If you weren’t already convinced that Dave Grohl’s new book The Storyteller was a worthy read, the chapter he just shared about the time when he met Paul McCartney and Ringo Starr in London is here to sway you. Entitled “Entering Valhalla,” Grohl posted the excerpt in his “Dave’s True Stories” blog and it’s far less of a #humblebrag than it is a tale of sheer childlike joy.
As the story goes, Foo Fighters had just played a show at London’s Wembley Arena when Dhani Harrison (the son of late Beatles drummer George) introduced himself to Grohl backstage and invited the band to attend a tribute show for his father that he was putting together at the Royal Albert Hall the following week. Among the concert’s performers were legends in Eric Clapton, Ravi Shankhar, Tom Petty, and Jeff Lynne. As fate would have it, the Foos had that night off on their tour. So Grohl and the band happily accepted the offer to attend as guests.
At the show, Grohl explains that he got extremely emotional when Ringo Starr played “Photograph”:
“As if the previous hour hadn’t already been the most life affirming jolt to my soul, Ringo’s presence and this song in particular struck an unpredicted chord within me. Here was a man, generously withholding his own grief of losing a dear friend and bandmate, spreading love and joy by sharing the most healing force in time of mourning: Music.
I realized that I had been trying to do the exact same thing since that cold, cloudy morning of April 5th, 1994. The day that Kurt Cobain died.
I sang along at the top of my lungs.”
Grohl then goes on to talk about how they settled into an empty VIP Lounge, which soon became very much not empty as the show’s performers slowly trickled in. There was Ravi Shankhar “sitting in the corner eating a plate of Indian food all by himself,” the “fifth Beatle” George Martin, and then the big payoff, when Grohl meets Paul McCartney for the first time:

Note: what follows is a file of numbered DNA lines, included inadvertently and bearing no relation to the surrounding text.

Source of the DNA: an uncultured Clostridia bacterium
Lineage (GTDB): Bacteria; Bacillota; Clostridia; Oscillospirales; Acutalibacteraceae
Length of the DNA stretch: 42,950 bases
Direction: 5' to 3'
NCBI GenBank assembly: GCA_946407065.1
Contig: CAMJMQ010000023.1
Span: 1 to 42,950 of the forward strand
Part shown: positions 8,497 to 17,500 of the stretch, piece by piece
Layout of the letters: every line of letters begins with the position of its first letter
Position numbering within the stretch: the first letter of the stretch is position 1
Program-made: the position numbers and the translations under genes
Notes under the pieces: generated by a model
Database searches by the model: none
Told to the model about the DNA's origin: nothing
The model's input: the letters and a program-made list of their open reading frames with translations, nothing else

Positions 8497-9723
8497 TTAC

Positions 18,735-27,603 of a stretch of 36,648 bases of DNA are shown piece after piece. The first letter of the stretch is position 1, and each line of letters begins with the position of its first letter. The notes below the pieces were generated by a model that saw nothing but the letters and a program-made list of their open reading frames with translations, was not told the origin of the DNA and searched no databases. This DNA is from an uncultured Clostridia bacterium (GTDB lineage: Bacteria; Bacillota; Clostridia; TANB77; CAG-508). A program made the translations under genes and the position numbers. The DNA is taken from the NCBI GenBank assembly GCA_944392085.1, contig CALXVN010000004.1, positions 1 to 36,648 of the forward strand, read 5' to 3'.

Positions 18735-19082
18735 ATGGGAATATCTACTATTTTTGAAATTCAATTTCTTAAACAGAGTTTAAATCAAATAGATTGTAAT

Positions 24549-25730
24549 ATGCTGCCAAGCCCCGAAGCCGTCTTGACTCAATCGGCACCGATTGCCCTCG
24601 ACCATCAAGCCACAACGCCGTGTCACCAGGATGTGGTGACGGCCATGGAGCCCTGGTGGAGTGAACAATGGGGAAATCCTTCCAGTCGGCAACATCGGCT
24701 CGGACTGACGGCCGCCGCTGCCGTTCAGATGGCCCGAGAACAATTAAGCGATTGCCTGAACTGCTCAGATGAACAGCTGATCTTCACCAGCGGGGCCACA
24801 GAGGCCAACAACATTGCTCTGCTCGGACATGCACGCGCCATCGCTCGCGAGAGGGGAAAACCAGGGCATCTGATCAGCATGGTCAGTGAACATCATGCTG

“What happened next will forever remain a blur. I don’t recall exactly how Paul and I were introduced, what was said, or how long we talked, but I do remember putting on my best ‘this is not the most incredible thing ever to happen to me’ face while trying to keep from making a fool of myself. I think I may have tried the ‘So, are you guys on tour at the moment?’ line, but who knows. I was beside myself, having an out of body experience, living a moment that will surely be revisited in my final hours. I would not be standing there that night, much less writing this today, if it weren’t for this man. Like so many who have made lives as musicians, his music had been a teacher when I needed instruction. A friend when I felt alone. A father when I needed love. A therapist when I needed guidance, and a partner when I needed to belong.”
There are other factoids in the story that might be lost on the casual fan. Like when Grohl mentions his “old friends” Tom Petty & The Heartbreakers and how he nearly joined the band after Nirvana came to an end. But more than anything, it’s refreshing to read his recollection of how giddy he was that night meeting The Beatles. Rock stars: They’re just like us!
The Storyteller: Tales Of Life And Music is out now.